Bank deposits have been one of the most popular investment options when it comes to earning a regular income. Besides the safety factor, guaranteed income is one of the big pluses why investors opt for bank deposits.
- The outlook for debt markets remain positive
- Debt mutual funds score over mutual funds in terms of tax efficiency
- Debt funds also offer the advantage of liquidity
But what about the income tax factor? In case of bank deposits, the interest income is simply added to the investors' income and taxed according to their respective tax slabs.
Apart from falling interest rates, the tax factor is also one of the reasons why financial planners suggest systematic withdrawal plans (SWP) in debt mutual funds to be a better option for investors - particularly those in higher tax brackets - looking to earn a regular income from a lump sum.
Debt funds also offer the advantage of liquidity in case investors want to withdraw. The outlook for debt funds also remains positive. Manoj Nagpal, chief executive of Outlook Asia Capital, expects interest rates to fall further by another 100-150 basis points by 2018, which will further boost debt markets. Debt markets rally when interest rates go down.
"Globally debt markets have been in a structural down-move of interest rates due to subdued growth rates and lower inflation. This is a part of the reason for the lower interest rates in India too in addition to the fundamental of the Indian economy strengthening," he added.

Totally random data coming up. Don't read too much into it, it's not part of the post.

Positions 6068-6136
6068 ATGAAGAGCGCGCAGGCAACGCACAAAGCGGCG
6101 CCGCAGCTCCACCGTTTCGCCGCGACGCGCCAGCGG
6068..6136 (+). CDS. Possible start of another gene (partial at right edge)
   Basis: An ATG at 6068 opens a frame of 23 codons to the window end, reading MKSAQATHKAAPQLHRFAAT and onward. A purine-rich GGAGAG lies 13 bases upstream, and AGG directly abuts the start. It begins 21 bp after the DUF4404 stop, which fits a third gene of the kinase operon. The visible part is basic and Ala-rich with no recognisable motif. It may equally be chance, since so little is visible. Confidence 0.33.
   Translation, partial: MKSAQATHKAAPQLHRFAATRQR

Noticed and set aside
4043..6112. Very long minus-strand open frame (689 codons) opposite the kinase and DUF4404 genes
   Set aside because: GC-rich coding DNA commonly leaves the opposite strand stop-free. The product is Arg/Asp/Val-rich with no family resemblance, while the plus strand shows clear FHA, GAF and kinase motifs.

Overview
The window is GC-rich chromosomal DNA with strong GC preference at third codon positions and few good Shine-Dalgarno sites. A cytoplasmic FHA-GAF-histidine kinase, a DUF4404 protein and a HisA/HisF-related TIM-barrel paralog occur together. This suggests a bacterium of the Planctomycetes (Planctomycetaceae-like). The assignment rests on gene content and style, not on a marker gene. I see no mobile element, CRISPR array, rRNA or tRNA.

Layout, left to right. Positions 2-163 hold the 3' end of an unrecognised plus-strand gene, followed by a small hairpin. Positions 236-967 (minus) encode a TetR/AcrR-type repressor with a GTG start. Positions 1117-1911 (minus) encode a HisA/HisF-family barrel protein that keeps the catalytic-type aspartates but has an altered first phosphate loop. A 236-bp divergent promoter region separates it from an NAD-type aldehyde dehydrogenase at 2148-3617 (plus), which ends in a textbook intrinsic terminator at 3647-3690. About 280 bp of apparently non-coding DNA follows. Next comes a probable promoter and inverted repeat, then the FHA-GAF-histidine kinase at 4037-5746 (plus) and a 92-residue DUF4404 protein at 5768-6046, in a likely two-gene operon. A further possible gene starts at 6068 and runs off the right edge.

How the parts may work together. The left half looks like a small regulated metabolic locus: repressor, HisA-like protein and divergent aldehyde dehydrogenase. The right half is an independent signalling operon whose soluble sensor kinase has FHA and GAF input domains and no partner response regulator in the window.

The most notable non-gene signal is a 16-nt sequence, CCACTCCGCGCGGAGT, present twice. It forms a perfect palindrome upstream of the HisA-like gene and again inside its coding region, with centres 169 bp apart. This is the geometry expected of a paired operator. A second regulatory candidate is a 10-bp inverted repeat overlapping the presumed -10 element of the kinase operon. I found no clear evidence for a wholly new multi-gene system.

What systematic withdrawal plan is
It is a facility which allows investors to withdraw money from a mutual fund scheme at regular intervals. Investors looking for income at fixed intervals typically opt for this option.
SWPs are usually available in two options. In the first option, a fixed amount as specified by the investor is withdrawn at regular intervals such as monthly, quarterly etc. In the other option, investors can withdraw the appreciated amount on monthly/quarterly basis.
Why SWPs are more tax efficient compared to FDs
Investments in debt funds are considered long term only if they are held for more than three years. Currently, the long-term capital gain on debt funds is taxed at the rate of 20 per cent. However, investors get the benefit of indexation on their original investment. This means that the original investment is adjusted for the price of inflation and taxed accordingly. Since the original cost of investment goes up after factoring in inflation, long term capital gains tax comes to negligible levels.
But if debt mutual fund investments are redeemed or sold before three years, the short-term gains are taxed according to the investor's tax slab. SWP in debt funds are tax efficient than fixed deposits even in the first three years of investment.
"SWPs are gaining popularity not only amongst small but high-networth investors as well - those who want a regular income stream. Debt-based SWPs allow safety of capital besides one can opt to receive a monthly inflow," says Preeti Khurana, chief editor of Cleartax portal.
For example, a person, who falls in the 20 per cent tax bracket, has Rs 20 lakh to invest and wants regular income. For simplicity, let us assume that both the fixed deposits and the debt mutual fund offer 10 per cent return.
On the Rs 2 lakh interest income generated for the first year from FD, the investor has to pay Rs 41,200 as tax.
In the case of the debt mutual fund, the investor will receive Rs 2 lakh from the systematic withdrawal plan as per his instructions to the fund house. Let us assume that the NAV of the fund has risen from Rs 10 to Rs 11 in a year.
So the fund house will redeem 18,182 units from his holdings to pay Rs 2 lakh. The cost of these 18,182 units for the investor was Rs 1,81,820 (18,182 X Rs 10). So the income tax would be levied only on the capital gains of Rs 18,000 (Rs 2 lakh - Rs 1.82 lakh). So the tax payout for the investor would be Rs 3,700 - as compared to Rs 41,200 in as of bank FD.